Print Edition
The print edition (324 pages) is now available on Amazon and will be available in other venues within a few days. It hasn’t yet been linked to the electronic version, and the eBook reviews don’t show up yet, but that should happen in a few days; it’s the same book as the electronic version. I originally meant to put this out as an eBook only, but many people requested a print edition.

Monday, January 21, 2013

Dallas 2013 March for Life [UPDATED]

As always, participating in the march was inspiring. It was a sunny, warm day and there were more people than ever participating, which was really heartwarming. We were in the usual large parking lot behind the federal building and were asked to move over because so many people still were marching in. We couldn't believe that people were still coming.

I recalled that when we first participated in 2008 they were elated at having possibly a thousand people. I was shocked at the time and also ashamed to not have marched before.

You will understand then why it brought tears to my eyes to find that there were 8,000-10,000 people trying to find room to hear the speakers in that lot. All cultures, all ages, all races, and all passionate about giving life a chance.

I recently had a discussion with a friend who said that one of the reasons she supported abortion rights was because she didn't feel women were given enough support after having the babies, especially poor women. I know that kindness, however misplaced, is at the root of the issue much of the time. I also know that another common reservation is because of the terrible circumstances to which unwanted children may be born.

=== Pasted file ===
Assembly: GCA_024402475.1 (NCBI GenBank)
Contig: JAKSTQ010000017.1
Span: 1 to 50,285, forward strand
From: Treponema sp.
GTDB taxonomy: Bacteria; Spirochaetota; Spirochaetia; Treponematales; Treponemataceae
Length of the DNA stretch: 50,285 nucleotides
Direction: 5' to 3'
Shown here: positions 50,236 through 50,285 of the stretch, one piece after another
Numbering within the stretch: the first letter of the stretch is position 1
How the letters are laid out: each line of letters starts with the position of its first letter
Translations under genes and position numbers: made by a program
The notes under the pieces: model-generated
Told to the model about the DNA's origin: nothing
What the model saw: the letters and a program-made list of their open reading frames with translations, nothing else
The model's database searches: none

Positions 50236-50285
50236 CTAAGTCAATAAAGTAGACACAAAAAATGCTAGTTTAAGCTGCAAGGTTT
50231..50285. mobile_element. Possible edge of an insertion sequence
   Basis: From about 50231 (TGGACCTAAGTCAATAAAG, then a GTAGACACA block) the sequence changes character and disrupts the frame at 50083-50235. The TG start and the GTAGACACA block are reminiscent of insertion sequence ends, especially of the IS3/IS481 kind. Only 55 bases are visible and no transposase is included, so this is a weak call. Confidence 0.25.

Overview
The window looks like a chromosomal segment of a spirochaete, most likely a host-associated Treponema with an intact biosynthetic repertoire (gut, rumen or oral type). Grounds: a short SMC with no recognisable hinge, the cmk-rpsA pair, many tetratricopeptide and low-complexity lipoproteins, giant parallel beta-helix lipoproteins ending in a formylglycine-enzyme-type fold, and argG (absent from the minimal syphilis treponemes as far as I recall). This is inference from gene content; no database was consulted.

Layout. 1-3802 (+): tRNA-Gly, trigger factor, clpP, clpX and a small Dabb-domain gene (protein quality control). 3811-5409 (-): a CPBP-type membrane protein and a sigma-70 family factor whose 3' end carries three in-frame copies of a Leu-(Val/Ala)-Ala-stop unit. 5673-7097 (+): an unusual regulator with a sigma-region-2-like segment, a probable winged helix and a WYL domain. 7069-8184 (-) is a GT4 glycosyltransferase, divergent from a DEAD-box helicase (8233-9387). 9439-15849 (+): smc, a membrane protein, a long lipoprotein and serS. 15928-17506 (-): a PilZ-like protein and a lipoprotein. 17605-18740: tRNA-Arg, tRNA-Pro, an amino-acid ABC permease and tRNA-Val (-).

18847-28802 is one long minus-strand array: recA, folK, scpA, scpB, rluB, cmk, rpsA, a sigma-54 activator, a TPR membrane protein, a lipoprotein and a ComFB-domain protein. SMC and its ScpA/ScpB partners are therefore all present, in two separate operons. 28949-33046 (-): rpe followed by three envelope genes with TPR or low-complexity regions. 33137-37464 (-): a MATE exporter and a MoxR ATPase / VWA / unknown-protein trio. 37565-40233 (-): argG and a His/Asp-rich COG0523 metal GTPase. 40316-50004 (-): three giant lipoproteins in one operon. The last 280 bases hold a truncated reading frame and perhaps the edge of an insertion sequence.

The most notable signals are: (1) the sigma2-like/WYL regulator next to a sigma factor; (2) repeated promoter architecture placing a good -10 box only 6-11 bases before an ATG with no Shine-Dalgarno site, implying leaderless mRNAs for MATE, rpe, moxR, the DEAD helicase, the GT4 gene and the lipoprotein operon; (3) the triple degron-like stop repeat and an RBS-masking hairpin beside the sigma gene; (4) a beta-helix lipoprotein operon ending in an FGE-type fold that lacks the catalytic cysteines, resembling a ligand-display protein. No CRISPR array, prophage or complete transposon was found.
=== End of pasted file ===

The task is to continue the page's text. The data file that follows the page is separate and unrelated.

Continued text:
For that reason I really appreciated abortion survivor Angela Martinez Balderaz's story. Definitely unwanted and subjected to horrific conditions as a baby, she is now a vibrant, articulate young woman. She is grateful for her life and to God, no matter the early conditions in which she lived. This was a vivid testimony that none of us knows God's ways and it was through the many helping hands He sent that Angela Balderaz is the person we saw on Saturday.

The best photos I found for the event are at The Dallas Morning News, where I was gratified to see a great slideshow and an accurate accounting of numbers.

The Morning News was so much better than local NBC news coverage. Although the story itself was fine, their website headline showed just a touch of bias: "Hundreds Hold Anti-Abortion Rights Rally In Dallas"


Anti-Abortion Rights.

As I said, the story itself was fine and that was what most would see. It was definitely better than the other news stations where we couldn't find any coverage.

What I learned this year, above all, was that the key is to personally invite people to march with us. If they have time to plan for it, many simply must be invited to feel that they will make a difference. My mistake was that by the time I began personally contacting people, they were locked into other activities.

So my strategy next year will be to issue those invitations early enough. It's on my calendar for January 2014, where I hope the numbers will be 10,000+.

UPDATE - Where are the men?